Toothy-pegs, nashers-whatever you call them, it’s time we had a little chat about them don’t you think…
I know it’s not glamorous, or even remotely attractive but I think it’s a necessary one, so we’ll get this out of the way quickly and then talk about something lovely like pretty dresses and shoes next time I promise…
What a lot of people may not realise until they find themselves there is that when you are bedbound for a significant amount of time two things can happen to your body. One is that you aren’t using your muscles so you they start to weaken and waste away-we’ll talk about that in more detail another time though. The second and more relevant right now is that your appetite decreases massively. Illness itself is usually enough to stop people eating, but when you can’t actually do anything to burn off what you do manage to eat then your appetite basically disappears. The combination of massive muscle loss and a significant drop in weight means that your bone density decreases an awful lot. And when that happens it’s going to have a knock-on effect on your teeth. Mine suffered massively from my big weight loss and it was a huge source of shame for me.
I loved my teeth. They were a really lovely shape and I’d always looked after them, but illness destroyed them. I was so embarrassed by this that I would not go to the dentist. I didn’t want anyone to know how awful they’d become. I managed to avoid it for 18 months after being Well enough to go back to work.
Then one day I realised that every time I saw them I was being reminded of the years of Illness. I was so paranoid about them I couldn’t even smile properly…and how could I call myself a Free Person if I couldn’t even do that…so I took a deep breath and went to see my dentist…
It was hard, it was upsetting. I had a major distrust of doctors by then and I didn’t want to voluntarily put myself in the hands of one. He was very nice to me-assured me I was not a disgrace and he’d seen much worse on a daily basis. But he also said I’d left it too long and I had to go see a Dental Surgeon…I think you can imagine the joy this filled me with…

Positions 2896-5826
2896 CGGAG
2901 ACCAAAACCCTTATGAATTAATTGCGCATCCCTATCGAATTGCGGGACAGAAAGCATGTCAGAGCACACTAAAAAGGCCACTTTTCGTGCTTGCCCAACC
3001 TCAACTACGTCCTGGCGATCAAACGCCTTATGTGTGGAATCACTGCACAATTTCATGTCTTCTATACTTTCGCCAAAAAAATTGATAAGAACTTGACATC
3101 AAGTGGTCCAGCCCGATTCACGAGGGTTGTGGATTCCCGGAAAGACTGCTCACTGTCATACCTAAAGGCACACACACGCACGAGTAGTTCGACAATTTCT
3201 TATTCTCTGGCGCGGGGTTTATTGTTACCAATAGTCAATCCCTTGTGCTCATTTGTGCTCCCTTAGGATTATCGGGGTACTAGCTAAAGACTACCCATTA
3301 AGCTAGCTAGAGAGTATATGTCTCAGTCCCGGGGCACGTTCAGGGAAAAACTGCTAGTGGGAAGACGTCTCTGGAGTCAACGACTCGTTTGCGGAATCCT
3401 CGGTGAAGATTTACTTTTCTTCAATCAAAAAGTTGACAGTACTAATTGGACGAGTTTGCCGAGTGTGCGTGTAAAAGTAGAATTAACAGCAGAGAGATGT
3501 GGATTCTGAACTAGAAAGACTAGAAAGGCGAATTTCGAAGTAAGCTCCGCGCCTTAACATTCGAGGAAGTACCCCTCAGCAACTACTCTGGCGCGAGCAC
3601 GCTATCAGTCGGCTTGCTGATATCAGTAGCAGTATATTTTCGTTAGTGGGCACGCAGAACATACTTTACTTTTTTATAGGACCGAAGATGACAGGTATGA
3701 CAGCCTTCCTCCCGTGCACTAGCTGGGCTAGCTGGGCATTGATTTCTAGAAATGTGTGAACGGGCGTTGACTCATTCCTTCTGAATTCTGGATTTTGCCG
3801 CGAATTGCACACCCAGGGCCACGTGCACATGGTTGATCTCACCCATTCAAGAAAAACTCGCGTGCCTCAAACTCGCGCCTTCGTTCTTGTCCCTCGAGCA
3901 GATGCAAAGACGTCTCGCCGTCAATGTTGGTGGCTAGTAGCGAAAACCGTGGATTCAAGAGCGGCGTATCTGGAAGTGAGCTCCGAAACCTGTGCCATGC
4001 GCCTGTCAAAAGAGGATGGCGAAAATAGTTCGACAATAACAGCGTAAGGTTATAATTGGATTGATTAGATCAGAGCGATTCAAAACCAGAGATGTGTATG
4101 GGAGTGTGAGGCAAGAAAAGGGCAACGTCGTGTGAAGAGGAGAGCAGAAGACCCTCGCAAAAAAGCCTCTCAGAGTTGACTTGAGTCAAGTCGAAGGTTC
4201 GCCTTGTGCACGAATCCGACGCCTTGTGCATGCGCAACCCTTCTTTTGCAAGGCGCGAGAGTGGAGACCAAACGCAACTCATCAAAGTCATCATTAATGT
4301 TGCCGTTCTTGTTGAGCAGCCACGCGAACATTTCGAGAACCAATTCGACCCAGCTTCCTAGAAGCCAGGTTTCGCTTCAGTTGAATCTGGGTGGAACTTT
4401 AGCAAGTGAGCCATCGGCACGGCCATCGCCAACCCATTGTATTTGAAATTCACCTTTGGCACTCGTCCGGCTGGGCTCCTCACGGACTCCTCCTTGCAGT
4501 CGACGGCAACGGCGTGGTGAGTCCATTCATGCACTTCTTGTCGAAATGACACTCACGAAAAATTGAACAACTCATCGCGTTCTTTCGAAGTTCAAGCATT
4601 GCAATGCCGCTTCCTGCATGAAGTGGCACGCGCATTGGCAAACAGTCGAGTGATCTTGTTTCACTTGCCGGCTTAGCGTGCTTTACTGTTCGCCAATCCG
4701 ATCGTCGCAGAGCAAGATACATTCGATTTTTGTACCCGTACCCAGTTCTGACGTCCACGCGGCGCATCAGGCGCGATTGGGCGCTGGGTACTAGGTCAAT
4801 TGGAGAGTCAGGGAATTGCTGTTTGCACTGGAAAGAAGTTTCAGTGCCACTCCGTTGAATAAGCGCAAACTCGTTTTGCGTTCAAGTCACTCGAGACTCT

It turns out the Dental Surgeon he sent me to is an absolute sweetheart of a man. What really reassured me was that he was adamant it was not my fault-I really needed to hear that-and that it could all be fixed given time. It’s been a long process but I’m so pleased and relieved I finally confronted my fear and embarrassment-I only wish I’d done it way sooner. (It turned out I was in nowhere near as bad a shape as I’d originally assumed. The only work needed doing was to the back ones-it was a significant amount-but nothing like those programmes where they rebuild people’s whole mouths for the sake of a makeover-so a lot of my fears were totally unfounded, and I’m sure yours will be too…)
What really made the difference was that he let me talk through it all with him first. Why I was in this situation. The Catch 22 I felt about not wanting to go through the procedure without sedation-but how scared I was of being out of control of my body (this was a massive fear I think we’ll talk about this fully another time). Make sure you are being seen by someone who gets it. The Dental Surgeon I see understood straight away and did everything he could to reassure me along the way. I love him (and apparently tell him this many, many times whilst under sedation…I even offer to set him up with various mates of mine…don’t think his wife is massively chuffed with me…)
If you are reading this and are in this situation I want to reassure you that:
- It’s not your fault.
- Dentists can tell the difference from teeth trouble due to Bone Mass Loss and general neglect.
- Tell them your story. If you are nervous there are things they can do to help you. I find massive amounts of sedation works a treat 🙂
- It is so worth it. You will feel so different after getting it all sorted out. The relief itself is indescribable.
- It’s something else you can tick off the list of your Journey to Wellness.
I’m not a doctor. The information provided on this site is not a substitute for professional medical advice and care. If you have specific needs, please see a professional health care provider. Thank you.